http:23:respawn:server_root/type-identifier/start -start -i
where server_root is the directory where you installed the server, and type-identifier is the server’s directory.
The -i option prevents the server from putting itself in a background process.
Remove this line before you stop the server.
If you use the /etc/rc.local, or your system’s equivalent, place the following line in the /etc/rc.local:
Replace the server_root with the name of the directory in which you installed the server.
To restart the server from the command line, log in as root if the server runs on ports with numbers lower than 1024; Alternatively, log in as root or with the server’s user account. At the command-line prompt, type the following line and press Enter:
where server_root is the directory where you installed the server.
You can use the optional parameter -i at the end of the line. The -i option runs the server in inittab mode, so that if the server process is ever killed or crashed, the inittab will restart the server. This option also prevents the server from putting itself in a background process.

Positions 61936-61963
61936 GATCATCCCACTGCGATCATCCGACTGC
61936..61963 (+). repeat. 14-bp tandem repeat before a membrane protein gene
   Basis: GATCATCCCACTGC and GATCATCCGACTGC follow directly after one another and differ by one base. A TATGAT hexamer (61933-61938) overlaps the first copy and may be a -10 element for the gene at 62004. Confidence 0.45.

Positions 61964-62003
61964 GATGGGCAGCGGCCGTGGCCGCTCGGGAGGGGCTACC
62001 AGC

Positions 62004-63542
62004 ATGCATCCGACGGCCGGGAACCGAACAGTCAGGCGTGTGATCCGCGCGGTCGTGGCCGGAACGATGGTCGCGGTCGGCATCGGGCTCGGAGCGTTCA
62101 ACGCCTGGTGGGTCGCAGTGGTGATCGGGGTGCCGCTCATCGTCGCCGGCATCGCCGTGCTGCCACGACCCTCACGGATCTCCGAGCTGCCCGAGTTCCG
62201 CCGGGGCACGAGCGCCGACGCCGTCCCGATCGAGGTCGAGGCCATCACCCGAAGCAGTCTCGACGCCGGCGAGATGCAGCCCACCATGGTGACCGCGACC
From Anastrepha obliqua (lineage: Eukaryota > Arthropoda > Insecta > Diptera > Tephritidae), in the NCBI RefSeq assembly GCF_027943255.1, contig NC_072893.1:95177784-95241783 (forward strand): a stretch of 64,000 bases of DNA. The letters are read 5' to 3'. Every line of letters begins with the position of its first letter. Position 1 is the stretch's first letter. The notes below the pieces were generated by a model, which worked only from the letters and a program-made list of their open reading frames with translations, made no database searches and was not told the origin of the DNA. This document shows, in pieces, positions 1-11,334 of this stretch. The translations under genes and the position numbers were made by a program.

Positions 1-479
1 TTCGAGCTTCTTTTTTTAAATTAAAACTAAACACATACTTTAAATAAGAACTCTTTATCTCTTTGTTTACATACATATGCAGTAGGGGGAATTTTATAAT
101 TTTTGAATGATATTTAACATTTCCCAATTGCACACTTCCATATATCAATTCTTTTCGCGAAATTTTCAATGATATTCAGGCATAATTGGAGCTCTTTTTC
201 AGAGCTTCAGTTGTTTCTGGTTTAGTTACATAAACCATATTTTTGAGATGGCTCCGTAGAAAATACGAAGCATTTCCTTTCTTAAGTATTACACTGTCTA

If the server is already running, the start command fails. You must stop the server first, then use the start command. If the server fail to start, you should kill the process before trying to restart it.
If you used the etc/inittab file to restart the server you must remove the line starting the server from /etc/inittab and type kill -1 1 before you try to stop the server. Otherwise, the server restarts automatically after it is stopped.
To stop the server manually, log in as root or use the server’s user account (if that is how you started the server), and then type the following at the command line:
Restart the server using the Services Control Panel in one of the following ways:
To configure the operating system to restart the server or the administration server each time the machine is restarted.